Review: The Princess Search

The Princess Search by Melanie Cellier is the unplanned fifth novel in the Four Kingdoms series. It came out last week, and I couldn't wait to read it. It is supposed to be a retelling of "The Ugly Duckling," but it was no more the story of "The Ugly Duckling" than The Princess Fugitive was "Little Red Riding Hood," but the lack of predictability only made the story more enjoyable. The setting felt both familiar and new at the same time because most of the other books in The Four Kingdoms had a side character who was a prince or princess of Lanover, but since the main character in this book was not royalty, she had travelled to parts of the kingdom that the readers have never seen before. It was particularly nice to see the rambunctious youngest princess Celine again, who played a large role in both The Princess Game and A Dance of Silver and Shadow. Since all of her sisters had married off, she was eager to find wives for her two brothers so she coul…

Story Saturday: Prince Braydon

The Stolen Jewel: Prince Braydon Prince Braydon glared at a mountain of letters on his desk. Most of them were from wishful noble ladies who were desperate for his courtship in order to raise their status. It wasn't easy being the most eligible prince in the land. Many others would envy him to have such an admirable problem, but he knew better. There was far more to life than making women swoon and throw themselves at his feet. He was far more interested in learning to run a kingdom. His father had some unique ideas about being king. Even though Braydon did not agree with all of them, he found their discussions fascinating.

"Finished sorting through your mail already?" asked King Mercer as his son cautiously entered the throne room. Braydon never knew what sort of mood his father might be in.
"Why must read I them all? Most of these ladies are so vapid, writing about their hair and clothes and showering me with empty compliments about my appearance. I'd work on…

Goodbye, Storybrooke

Well, that's a wrap. Once Upon a Time is finally over for good. Though the majority of the finale and new season was underwhelming at best, I couldn't help but feel a bit nostalgic by the final scene as the camera dramatically panned out from the half real, half CGI town of Storybrooke. I didn't start this blog until the show was already starting its final season so my opinion toward it in the context of The Princess Blog probably comes off as somewhat negative. When this season started, I had some strong opinions about the way it introduced its new princesses such as Rapunzel and Tiana as well as the way it concluded the stories for its old ones such as Emma and Belle. Eventually, my rants stopped as the series tapered off into a slow build-up to the final episode. Was it the perfect send-off? No, but it was the best they could do with the convoluted multiverse that was formed over years of drawn out story arcs.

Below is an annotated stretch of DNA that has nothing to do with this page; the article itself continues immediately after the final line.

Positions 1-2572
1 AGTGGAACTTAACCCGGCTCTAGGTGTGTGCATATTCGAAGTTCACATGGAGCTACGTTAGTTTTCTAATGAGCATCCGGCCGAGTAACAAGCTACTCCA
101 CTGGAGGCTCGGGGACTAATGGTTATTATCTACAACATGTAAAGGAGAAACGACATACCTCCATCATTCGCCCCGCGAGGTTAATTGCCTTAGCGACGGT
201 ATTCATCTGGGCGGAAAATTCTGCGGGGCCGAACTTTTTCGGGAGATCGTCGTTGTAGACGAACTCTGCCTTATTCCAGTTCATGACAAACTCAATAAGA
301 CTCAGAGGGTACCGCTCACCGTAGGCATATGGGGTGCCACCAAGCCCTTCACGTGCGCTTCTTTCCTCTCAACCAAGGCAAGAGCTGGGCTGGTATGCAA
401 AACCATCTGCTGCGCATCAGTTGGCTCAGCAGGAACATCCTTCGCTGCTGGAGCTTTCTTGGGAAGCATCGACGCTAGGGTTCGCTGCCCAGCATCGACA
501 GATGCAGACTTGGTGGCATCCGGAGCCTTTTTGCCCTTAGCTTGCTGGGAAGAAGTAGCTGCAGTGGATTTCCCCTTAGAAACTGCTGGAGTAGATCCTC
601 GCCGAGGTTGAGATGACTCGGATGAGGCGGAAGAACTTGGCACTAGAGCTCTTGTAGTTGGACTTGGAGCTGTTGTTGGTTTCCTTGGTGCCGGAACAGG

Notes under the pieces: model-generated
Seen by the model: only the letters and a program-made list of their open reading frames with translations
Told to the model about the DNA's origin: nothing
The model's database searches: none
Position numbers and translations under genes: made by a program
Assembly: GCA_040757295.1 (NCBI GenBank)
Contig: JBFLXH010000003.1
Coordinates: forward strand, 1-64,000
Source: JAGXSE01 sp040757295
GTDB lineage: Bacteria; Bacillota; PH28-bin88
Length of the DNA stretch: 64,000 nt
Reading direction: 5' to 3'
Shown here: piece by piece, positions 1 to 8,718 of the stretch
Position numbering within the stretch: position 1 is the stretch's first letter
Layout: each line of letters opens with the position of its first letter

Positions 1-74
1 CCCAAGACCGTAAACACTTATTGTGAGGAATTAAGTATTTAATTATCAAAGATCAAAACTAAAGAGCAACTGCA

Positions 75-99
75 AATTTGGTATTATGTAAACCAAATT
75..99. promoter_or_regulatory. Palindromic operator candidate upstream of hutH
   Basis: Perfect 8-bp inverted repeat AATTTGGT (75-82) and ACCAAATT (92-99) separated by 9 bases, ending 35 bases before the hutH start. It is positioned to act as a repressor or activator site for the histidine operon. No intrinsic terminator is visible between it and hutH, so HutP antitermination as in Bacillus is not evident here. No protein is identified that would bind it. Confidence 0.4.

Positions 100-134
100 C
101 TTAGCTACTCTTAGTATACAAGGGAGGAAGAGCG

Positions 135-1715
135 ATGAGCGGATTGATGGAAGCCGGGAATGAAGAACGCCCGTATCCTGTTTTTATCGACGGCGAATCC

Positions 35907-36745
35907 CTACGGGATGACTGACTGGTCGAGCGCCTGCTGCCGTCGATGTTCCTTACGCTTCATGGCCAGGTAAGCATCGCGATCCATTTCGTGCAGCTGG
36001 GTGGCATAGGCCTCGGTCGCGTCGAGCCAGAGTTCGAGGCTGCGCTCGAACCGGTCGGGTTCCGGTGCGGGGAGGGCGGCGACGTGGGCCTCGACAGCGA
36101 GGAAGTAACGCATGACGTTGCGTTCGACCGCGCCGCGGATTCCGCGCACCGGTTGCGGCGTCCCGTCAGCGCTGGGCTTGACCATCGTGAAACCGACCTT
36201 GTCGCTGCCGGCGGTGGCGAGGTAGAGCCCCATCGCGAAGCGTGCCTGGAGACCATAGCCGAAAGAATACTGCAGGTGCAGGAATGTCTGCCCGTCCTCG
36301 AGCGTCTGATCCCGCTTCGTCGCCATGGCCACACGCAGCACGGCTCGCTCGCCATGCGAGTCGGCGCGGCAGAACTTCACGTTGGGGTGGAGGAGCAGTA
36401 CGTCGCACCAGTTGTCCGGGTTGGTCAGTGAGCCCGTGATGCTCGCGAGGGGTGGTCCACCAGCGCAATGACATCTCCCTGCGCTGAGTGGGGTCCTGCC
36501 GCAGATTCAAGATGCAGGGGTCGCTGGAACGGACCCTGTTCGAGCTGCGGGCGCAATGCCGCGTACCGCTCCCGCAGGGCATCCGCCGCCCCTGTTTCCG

The series finale called "Leaving Storybrooke" too…

Sofia the First Mimics Progressive Real-Life Princess Law

This is a big week for Disney Junior's princess in training, Sofia the First. After an indefinite hiatus, the show is back with a new episode every single day this week. There are going to be some pretty big ones including the introduction of a disabled princess and a return to Merroway Cove, where Sofia's mermaid princess friends live. Today's episode, "A Royal Wedding," was no exception. The episode was set during the wedding of Sofia's Aunt Tilly to Sir Bartleby, both of whom were introduced last season. Tilly is a fun Mary Poppins-like character who is the older sister to King Roland. She revealed in an earlier episode that she had inherited Sofia's magical Amulet of Avalor before it was passed down her. Sir Bartleby struggled to confess his feelings to Tilly because he was afraid she would be put off by his odd high-pitched voice, but she accepted him the way he was as soon as she learned the truth. However, none of that was addressed in their weddin…

Review: Unfinished Fairy Tales

When Aya Ling, the author of A Little Mermaid from the Entwined Tales series, placed her novel The Ugly Stepsister on sale, I was hoping not to get too carried away. After all, the book looks like it could easily be a watered down Gregory Maguire wannabe. However, as soon as I began to read the first paragraph, I was instantly hooked on this wish-fulfillment fantasy. Instead of another fairy tale retelling from an alternate perspective, the Unfinished Fairy Tales series is more like a live-action princess movie, in which an ordinary girl travels to another world and transforms into a princess. Even though the series is called Unfinished Fairy Tales, the books do not tell different stories like the Four Kingdoms or Timeless Fairy Tales series. Instead, all of the books are direct sequels about the same character and the same fully fleshed out "Cinderella" world, meaning that if you got hooked on the story from the beginning like me, you will be frantically jumping from one bo…